As I was flipping through some television garbage trying to induce sleep, I came upon an old western starring Kirk Douglas, Dorothy Malone and Rock Hudson. Once upon a time the above names would have been common points of reference — a collective vocabulary signifying the Fifties: chrome tailfins, standard-issue grey flannel suits, hats and stifled alternative views.
No longer. Common points of reference today are unrecognisable, at least for yours truly, still stuck on black-and-white movies, good manners and correct dress. At one point in the film, a young, beautiful girl tells a middle-aged Kirk Douglas that she loves him. He dismisses it, telling her she’s just a girl who will one day find a young man who’s right for her. ‘I’m not a girl,’ she cries. ‘I’m a woman who will wash your clothes and cook for you, and take care of you…’ Just as well that only a kiss is exchanged because Kirk turns out to be her father, conveniently shot dead by Rock at the end of the movie. Phew, that was a close one. The beautiful youngster was Carol Lynley, whom I once lunched with at Mark’s Club back in 1979. But that’s not the point of my story. It’s what she said to Kirk in order to get him to change his mind about her: I’ll wash your clothes and so on. Oh, for those good old days.
Which brings me to how very different things were for all of us, but mainly for women, back in the Fifties. Mind you, I’m not Virginia Nicholson, the lady who has written Perfect Wives in Ideal Homes, a book about the lost world of womanhood during that decade. Excerpts in a daily newspaper hinted that the last thing a man wanted was a clever woman. In my long life I’ve read and heard a hell of a lot of rubbish, but that takes the biscuit. I can’t think of anyone I’ve ever met or heard of who wanted a dumb broad as a wife. It was Hollywood that made up the role of the dumb blonde, in films starring Marilyn Monroe, Jayne Mansfield and Mamie Van Doren. And it’s the pop scene that followed, with groupies hurling themselves at some pretty ugly men, that perpetuated the myth. Nicholson writes that, according to a survey, the aspiration of women in 1956 was mostly to get married. Marriage back then was not only for same-sex couples, and so a lot of women looked forward to having a family without synthetic babies. (Sorry, Elton.)
I finished boarding school in June 1955 and entered university that September. Throughout the mid-Fifties all I did was visit women’s schools chatting up girls. Sweet Briar, Rollins, Bennett, Smith, Wellesley. Most of the girls were studying history, English, the liberal arts in general. I don’t think I ever met one that was reading deportment, cookery, laundry skills or embroidery. In the good old US of A, of course. Did they study such skills at Oxford? I doubt it very much. So what the hell is Virginia Nicholson talking about? Sure, there was domestic drudgery, but for those who couldn’t afford to hire help, which was the majority. The man brought home the bacon, the little woman took care of the house and the children. What’s wrong with that? Career first, motherhood second is a myth, but not much of one. Girls go out, get a job, meet the right boy and have children. What’s the big deal? Since world war two, anyway.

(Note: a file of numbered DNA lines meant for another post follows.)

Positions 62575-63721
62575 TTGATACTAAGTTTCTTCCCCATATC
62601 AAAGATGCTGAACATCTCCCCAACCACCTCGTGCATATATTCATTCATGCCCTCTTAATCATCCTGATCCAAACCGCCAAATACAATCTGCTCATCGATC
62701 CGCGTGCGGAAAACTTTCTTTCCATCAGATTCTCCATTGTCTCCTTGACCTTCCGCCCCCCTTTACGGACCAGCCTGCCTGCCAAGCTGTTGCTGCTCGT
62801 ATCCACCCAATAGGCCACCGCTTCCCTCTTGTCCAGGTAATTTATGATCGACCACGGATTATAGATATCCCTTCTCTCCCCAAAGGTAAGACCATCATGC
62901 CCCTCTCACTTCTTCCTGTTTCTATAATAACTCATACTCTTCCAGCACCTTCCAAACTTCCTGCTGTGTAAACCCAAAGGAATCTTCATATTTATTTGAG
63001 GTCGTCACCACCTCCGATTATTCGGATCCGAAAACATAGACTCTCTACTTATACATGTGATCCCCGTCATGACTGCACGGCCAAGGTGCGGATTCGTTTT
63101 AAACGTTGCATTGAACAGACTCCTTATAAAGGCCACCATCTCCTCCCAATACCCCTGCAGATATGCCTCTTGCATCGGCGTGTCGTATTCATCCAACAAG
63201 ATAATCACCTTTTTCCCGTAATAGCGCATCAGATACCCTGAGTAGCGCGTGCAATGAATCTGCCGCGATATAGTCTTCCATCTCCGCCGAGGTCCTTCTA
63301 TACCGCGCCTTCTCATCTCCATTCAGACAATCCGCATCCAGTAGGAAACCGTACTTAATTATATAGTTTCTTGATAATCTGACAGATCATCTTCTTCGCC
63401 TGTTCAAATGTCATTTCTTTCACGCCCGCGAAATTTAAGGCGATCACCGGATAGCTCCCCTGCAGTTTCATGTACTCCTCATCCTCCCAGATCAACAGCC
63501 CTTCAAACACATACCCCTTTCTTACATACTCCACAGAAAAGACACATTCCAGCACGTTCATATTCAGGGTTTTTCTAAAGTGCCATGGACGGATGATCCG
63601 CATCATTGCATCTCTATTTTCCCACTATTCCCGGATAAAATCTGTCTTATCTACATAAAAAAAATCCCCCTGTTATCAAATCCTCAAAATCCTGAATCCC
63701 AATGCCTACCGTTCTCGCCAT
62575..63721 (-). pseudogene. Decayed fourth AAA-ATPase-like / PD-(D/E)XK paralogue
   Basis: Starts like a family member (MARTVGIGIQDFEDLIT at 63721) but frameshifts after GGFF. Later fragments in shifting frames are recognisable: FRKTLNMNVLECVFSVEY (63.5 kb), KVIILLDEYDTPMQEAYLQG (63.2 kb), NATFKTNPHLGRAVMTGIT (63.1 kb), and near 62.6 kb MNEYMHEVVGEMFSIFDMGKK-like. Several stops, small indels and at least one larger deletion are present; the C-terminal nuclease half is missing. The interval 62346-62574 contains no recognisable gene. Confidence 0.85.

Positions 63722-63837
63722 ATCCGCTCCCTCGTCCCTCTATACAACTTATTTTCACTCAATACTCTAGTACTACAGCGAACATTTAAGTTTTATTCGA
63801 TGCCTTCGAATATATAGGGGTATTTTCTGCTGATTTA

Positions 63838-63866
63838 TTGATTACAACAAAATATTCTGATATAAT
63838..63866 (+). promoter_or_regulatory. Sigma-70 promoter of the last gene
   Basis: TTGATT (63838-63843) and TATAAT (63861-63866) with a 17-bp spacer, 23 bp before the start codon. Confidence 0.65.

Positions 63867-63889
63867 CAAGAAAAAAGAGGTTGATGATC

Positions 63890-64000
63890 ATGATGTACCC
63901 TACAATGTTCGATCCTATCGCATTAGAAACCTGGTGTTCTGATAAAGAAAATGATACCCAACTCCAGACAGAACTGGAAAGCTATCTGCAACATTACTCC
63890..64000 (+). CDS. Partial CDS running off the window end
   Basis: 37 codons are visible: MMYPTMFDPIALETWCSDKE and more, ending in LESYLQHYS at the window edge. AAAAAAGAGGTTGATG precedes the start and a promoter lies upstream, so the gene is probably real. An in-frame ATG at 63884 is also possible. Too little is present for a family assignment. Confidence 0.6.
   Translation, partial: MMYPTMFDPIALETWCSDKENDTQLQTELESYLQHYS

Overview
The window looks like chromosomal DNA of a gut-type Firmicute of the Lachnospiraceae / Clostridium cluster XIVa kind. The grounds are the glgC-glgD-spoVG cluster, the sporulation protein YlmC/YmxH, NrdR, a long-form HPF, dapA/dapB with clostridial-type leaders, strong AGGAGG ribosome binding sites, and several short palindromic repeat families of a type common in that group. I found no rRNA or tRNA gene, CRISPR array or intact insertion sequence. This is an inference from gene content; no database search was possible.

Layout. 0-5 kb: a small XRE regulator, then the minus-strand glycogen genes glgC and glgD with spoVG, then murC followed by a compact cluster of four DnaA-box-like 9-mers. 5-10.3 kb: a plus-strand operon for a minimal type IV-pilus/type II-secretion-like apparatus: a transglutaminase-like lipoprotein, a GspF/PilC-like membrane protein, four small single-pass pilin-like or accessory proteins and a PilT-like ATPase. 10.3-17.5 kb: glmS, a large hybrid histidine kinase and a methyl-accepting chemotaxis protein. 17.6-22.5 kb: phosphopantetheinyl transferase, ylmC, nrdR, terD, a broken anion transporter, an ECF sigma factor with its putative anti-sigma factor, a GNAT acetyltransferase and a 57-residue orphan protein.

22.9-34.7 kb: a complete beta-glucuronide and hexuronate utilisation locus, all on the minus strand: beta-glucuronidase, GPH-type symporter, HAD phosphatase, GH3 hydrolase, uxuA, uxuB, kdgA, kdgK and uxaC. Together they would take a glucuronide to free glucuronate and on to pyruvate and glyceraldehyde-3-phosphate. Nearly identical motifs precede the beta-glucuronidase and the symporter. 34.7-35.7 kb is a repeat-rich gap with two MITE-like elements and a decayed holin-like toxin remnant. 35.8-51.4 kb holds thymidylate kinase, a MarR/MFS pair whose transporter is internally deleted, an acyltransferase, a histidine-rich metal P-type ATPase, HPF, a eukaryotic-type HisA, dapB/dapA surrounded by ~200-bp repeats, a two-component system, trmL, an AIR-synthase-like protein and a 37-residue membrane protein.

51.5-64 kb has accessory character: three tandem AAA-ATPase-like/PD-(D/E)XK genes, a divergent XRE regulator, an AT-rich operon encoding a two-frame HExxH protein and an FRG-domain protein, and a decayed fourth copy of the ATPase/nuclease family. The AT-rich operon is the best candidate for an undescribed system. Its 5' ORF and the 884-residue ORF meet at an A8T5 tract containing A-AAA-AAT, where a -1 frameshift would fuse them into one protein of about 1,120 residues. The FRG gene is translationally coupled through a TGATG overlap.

The Fifties were my favourite decade. I went out with beautiful women, there were constant thump-thumps in the heart, I was on the tennis circuit and travelled non-stop seeing the world. I was never tired or hung- over no matter how much I partied — and I partied non-stop. I knew who the good guys were — the Yankees — and that the Russkies were the bad guys. Now I’m not so sure.
But back to women and the Fifties. According to Betty Friedan, a very smart but awfully ugly woman, her sex back then was acting out the expected role of wife, mother and homemaker. They responded to questions with forced, chirpy reports of contentment, according to Friedan. She claimed there was a fundamental sense of uneasiness, frustration and a vague unhappiness that most women had trouble articulating. Society, according to Betty, had imposed a role on women they basically resented. ‘The feminine mystique has succeeded in burying millions of American women alive,’ she wrote.
Friedan became an overnight sensation during the Sixties, when she published her book The Feminine Mystique. The women she interviewed reminded me a lot of highly decorated soldiers who are interviewed and prompted by reporters. ‘So you instantly realised that your platoon was about to be overrun, so you threw yourself up front…’ says the hack. ‘Yeah, if you say so,’ answers the soldier. Men fight for their unit and react automatically to danger. Their lives, and the lives of their buddies, do not flash before their eyes, and in Technicolor to boot, just before they act. Ditto for women being interviewed by other very intelligent women about lost opportunities.
The Fifties were great. The young were split between those who wore suits and ties and had short hair — the girls had full skirts, high heels and perms — and the ‘greasers’, who had long, duck-tailed hair, blue suede shoes and a go-screw-yourself attitude. I belonged to the former group but kinda liked the greasers’ lack of respect. And the girls who went out with the greasers secretly liked us squares, as long as we weren’t real squares but only pretended to be. It’s still the same old story.
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